The autonomic and sensory innervation of the smooth muscle of the prostate gland: a review of pharmacological and histological studies

Authors


J. N. Pennefather Department of Pharmacology, Monash University, Vic 3800, Australia

Abstract

1 We review literature demonstrating (a) the presence and (b) the actions of substances that mediate or modify neuroeffector transmission to the smooth muscle of the prostrate stroma of a number of species including man.

2 In all species studied prostatic stroma, but not secretory acini, receives rich noradrenergic innervation. Stimulation of these nerves causes contractions of prostate smooth muscle that are inhibited by guanethidine and by α1-adrenoceptor antagonists that probably act at the α1L-adrenoceptor. Such actions underlie the clinical use of α1-adrenoceptor antagonists in benign prostatic hyperplasia (BPH).

3 Acetylcholinesterase-positive nerves innervate prostatic stroma as well as epithelium. Atropine reduces nerve-mediated contractions of stromal muscle in the rat, guinea-pig and rabbit. M1, M2 and M3 muscarinic receptors have been implicated in eliciting or facilitating contraction in the prostate from guinea-pig, dog and rat, respectively.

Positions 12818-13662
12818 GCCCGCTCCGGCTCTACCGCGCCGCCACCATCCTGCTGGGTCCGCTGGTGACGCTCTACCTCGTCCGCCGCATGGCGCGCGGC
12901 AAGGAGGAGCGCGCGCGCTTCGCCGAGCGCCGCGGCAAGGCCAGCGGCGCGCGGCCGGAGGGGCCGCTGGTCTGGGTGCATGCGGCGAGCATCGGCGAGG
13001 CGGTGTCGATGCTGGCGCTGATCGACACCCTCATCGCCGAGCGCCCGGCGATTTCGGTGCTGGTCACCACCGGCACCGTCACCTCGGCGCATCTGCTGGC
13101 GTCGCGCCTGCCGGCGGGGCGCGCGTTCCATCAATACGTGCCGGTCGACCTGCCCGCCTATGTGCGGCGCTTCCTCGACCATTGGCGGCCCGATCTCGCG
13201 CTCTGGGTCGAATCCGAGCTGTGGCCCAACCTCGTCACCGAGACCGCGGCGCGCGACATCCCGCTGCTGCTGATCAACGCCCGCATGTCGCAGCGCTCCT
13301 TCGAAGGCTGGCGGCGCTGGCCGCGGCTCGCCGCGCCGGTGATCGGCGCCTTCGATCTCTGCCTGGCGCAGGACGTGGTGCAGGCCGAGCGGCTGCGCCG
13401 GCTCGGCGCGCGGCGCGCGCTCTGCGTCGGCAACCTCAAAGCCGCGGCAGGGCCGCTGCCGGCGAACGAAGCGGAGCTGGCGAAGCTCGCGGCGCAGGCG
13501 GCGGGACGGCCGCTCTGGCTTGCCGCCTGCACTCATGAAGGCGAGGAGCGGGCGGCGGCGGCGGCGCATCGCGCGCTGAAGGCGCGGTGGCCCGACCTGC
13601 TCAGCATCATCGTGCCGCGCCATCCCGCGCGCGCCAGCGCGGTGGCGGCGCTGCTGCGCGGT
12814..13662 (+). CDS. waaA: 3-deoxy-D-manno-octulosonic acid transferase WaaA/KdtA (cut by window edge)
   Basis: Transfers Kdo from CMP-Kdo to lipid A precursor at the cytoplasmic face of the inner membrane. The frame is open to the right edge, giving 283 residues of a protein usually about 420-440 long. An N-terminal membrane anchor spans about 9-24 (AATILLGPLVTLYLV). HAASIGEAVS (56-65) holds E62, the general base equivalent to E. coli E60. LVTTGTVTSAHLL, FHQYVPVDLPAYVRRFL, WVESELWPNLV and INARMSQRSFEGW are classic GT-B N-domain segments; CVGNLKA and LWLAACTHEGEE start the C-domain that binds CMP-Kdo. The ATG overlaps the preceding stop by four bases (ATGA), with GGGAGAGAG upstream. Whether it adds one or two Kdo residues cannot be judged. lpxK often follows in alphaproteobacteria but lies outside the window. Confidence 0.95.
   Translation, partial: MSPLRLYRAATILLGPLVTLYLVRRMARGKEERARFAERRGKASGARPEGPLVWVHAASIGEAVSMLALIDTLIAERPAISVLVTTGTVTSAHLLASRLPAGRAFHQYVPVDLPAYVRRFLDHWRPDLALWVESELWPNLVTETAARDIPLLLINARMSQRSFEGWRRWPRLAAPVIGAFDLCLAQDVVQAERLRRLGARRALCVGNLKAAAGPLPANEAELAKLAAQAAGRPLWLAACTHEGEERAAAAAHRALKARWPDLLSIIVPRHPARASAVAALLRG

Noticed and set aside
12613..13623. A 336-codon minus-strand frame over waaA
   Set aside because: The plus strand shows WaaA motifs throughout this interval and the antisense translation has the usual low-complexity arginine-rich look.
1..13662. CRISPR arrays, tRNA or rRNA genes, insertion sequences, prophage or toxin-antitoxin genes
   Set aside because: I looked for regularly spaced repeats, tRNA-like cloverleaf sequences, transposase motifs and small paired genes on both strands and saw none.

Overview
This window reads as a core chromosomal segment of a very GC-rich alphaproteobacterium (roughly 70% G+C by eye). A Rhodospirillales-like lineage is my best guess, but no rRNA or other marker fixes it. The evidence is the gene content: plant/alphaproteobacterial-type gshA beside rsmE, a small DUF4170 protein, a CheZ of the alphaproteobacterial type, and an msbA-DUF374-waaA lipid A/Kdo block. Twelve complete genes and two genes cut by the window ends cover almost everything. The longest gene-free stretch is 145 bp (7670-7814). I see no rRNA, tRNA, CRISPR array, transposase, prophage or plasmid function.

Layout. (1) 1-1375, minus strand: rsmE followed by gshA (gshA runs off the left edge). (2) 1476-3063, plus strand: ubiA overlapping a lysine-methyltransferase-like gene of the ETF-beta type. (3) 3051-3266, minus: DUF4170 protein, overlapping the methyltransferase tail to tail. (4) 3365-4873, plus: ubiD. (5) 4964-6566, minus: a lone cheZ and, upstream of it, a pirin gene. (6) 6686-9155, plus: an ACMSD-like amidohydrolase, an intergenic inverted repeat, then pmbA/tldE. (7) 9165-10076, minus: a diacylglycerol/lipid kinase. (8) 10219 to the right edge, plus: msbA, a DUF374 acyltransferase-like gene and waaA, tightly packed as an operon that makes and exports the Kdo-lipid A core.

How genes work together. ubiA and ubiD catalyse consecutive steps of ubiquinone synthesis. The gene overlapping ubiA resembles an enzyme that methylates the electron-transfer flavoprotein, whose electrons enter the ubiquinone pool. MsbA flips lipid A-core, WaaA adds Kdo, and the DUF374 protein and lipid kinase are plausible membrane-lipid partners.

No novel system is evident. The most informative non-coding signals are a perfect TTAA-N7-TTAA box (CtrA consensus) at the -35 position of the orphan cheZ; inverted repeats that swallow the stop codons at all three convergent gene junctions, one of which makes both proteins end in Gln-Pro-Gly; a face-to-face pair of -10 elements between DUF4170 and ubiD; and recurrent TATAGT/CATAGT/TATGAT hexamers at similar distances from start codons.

4 Adenine nucleotides and nucleosides, nitric oxide (NO), opioids, neuropeptide Y (NPY) and vasoactive intestinal peptide (VIP) may act as co-transmitters or modulators in autonomic effector nerves supplying prostate stroma. Adenosine inhibits neurotransmission to the rat prostate, and NO is inhibitory in prostate from human, rat, rabbit, pig and dog. The activity of peptides present in the relatively sparse sensory innervation of the prostate exhibits species variation, but, when effective, calcitonin gene-related peptide is inhibitory while tachykinins are stimulant. The roles of NPY and VIP in modulating stromal contractility remain unclear.

5 Taken together the current literature indicates that, in addition to noradrenaline, other neurotransmitters and neuromodulators may regulate the tone of prostatic smooth muscle. Whether drugs that mimic or modify their actions might be useful in providing symptomatic relief of the urinary symptoms associated with BPH remains to be established.

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